Germany Conquers Team Gold at 2018 World Equestrian Games

Fri, 09/14/2018 - 15:41
2018 World Equestrian Games
The German team wins gold: Team caption Klaus Roeser with Werth, Schneider, Rothenberger, and Von Bredow-Werndl :: Photo © Astrid Appels

Like conquistadors sweeping in to stake their claim of new territory, the German dressage team came to the U.S.A. to wield the axe of power in the team competition at the 2018 World Equestrian Games in Tryon and take out yet another WEG team gold medal. Home team U.S.A. got silver and Great Britain grabbed bronze.

First a Few Observations

Two years ago Mark Bellissimo took up the challenge to stage a WEG in Tryon, but the show venue is far from completed. It is a pity that riders, press and visitors met such an unfinished conditions at the show grounds and construction workers continue to build the facilities with noises of hammering, stapling, chopping, cementing, dragging, rolling, persisting each official show day. The main stadium, however, is done and for horse, rider and groom everything is in place for ideal showing conditions. The hot and humid weather in the lead up to Hurricane Florence’s torrential rain predicted for Saturday are an extra challenge that will be faced head on.

The 2018 World Equestrian Games kicked off with the Grand Prix test which served as team competition. With 77 combinations competing, the class was split up over two days. The FEI’s ridiculous group system draw (with the riders of the strongest nations getting to start last in one group) not only creates an unlevel field of play going against the grain of fair judging (as it has been scientifically proven that the judging marks go up towards the end of a class due to natural bias and comparison), but also leads to empty stands in the morning sessions when the ‘weaker’ riders go, and just short periods of filled seats for the besties. QED the empty seats in many of the photos!

Isabell Werth and Bella Rose
The sound system on day one was incredibly squeaky with a constant crackling coming from the speakers on the short side, or the sound just completely failing. The live stream for the stay-at-homers, for which FEI TV charged an additional fee, did not work in the morning because during the first drag of the arena, the tractor driver drove over the TV cable and killed the stream. It took an entire morning to get fixed. This left many viewers robbed and disgruntled.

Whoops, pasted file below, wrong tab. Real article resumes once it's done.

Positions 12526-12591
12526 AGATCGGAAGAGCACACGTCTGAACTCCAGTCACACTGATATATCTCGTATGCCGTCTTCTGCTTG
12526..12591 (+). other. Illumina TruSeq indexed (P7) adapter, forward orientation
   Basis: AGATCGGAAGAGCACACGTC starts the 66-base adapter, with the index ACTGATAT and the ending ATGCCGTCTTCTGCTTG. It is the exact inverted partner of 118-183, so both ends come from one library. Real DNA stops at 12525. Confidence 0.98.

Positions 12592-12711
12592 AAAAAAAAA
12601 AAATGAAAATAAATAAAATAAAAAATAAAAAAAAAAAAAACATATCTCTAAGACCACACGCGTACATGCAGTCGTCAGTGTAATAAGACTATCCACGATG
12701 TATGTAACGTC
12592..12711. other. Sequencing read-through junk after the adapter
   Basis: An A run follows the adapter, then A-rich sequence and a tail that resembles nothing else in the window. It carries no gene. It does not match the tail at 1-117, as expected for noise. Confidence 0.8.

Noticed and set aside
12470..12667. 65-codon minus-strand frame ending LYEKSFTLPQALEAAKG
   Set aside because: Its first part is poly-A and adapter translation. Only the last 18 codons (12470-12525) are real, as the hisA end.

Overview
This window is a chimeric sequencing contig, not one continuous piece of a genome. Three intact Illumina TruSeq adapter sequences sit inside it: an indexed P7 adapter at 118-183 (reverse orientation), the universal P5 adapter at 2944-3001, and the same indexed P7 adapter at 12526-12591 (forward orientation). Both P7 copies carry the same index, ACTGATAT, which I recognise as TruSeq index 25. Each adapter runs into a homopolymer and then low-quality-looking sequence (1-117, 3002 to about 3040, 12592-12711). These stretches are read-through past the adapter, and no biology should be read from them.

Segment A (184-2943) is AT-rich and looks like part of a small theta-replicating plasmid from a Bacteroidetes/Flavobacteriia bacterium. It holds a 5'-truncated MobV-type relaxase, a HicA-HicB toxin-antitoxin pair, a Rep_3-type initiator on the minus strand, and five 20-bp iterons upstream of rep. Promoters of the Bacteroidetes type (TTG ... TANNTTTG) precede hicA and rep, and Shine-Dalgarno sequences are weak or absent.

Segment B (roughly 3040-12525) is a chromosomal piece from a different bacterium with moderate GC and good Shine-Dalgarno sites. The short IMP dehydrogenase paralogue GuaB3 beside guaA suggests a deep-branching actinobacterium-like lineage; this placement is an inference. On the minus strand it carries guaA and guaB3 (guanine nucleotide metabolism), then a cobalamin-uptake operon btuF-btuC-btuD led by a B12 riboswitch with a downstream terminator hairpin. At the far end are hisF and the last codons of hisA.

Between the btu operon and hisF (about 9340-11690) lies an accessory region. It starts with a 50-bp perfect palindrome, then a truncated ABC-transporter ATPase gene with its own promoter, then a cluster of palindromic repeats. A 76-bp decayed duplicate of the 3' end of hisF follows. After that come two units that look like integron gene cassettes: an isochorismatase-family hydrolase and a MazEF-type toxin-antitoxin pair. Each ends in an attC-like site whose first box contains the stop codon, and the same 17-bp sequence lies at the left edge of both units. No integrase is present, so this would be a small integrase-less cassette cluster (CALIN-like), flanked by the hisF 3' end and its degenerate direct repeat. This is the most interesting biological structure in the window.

Another observation worth noting is that the WEG takes place in September, which is quite late in the season. For many horses the pressure of qualifying for their country’s team this spring and summer and then having to peak again in September took a toll on their health. Especially on day two no less than 5 dressage horses appeared incredibly fragile on their legs and were unlevel in the trot extensions and half passes, but no bell was ever rung for elimination.

Germany, a League of Its Own

The German team were the hot favourites for the team gold medal but their dominance in Tryon was even more impressive than anticipated. A jaw dropping personal best score of 84.829% for Isabell Werth and Bella Rose made the big difference. The panel of judges for the Grand Prix included Susan Hoevenaars (AUS), Andrew Gardner (GBR), Mariette Sanders-Van Gansewinkel (NED), Katrina Wust (GER), Anne Gribbons (USA), Hans-Christian Matthiesen (DEN), and Annette Fransen-Iacobaeus (SWE) and they were unanimous that Werth and her 14-year old Bella Rose (by Belissimo M x Cacir AA) is their flavour of the show.

Werth and Bella Rose
It must be said, the progress the chestnut mare has made in two and a half months time, between Fritzens, Aachen and Tryon, is unbelievable. Nobody questions Werth as a master; not only as a dressage trainer but also as an incredible competition rider. Bella Rose looks the fittest ever. Her very tender extended trots were still ponyesque and quick in tempo, but regular and well ridden. The half passes were beautiful with super scope in front. All piaffes and passages were very good in rhythm with smooth transitions, but the mare does not really move the hindlegs under the body, nor do the hindlegs take the weight and are the haunches lowered in the piaffe. The facts that the rhythm is flawless and the piaffe super on the spot (!) are enough for the judges to put 9s on the board! Also in the final passage on the centerline Bella Rose swayed a lot in the front and hindquarters, not really showing strength in the back, but this was also disregarded by the panel. The extended walk is a problem area with a poor rhythm (score 7.0). In canter Werth had to do more maneuvering in the saddle and the mare was much more hand held and steered, especially in the zig zag. The two tempi changes are scopey but needed more forward tendency. The uphill extended canter was fantastic. The pirouettes were underwhelming. In the left one the mare rocked on the forehand, the right one was small but very little lift and sit on the hindquarters. Albeit Werth showed once again masterful riding, on a mare that improves each day with several highlights, but also still clear issues. The unanimous 84.829% was huge.

Everyone thought that Tryon would be Sönke Rothenberger and Cosmo’s moment to take over the baton from Isabell Werth after the pair was robbed of a gold medal at the 2017 European Championships in Gothenburg. However, the come back of Bella Rose has put a spanner in the works. With their 84.829% Grand Prix score for Bella Rose the judges have now indicated which horse is their favourite for gold this weekend and Rothenberger will have to be absolutely fault-free if he wants to turn potential bronze or silver into gold.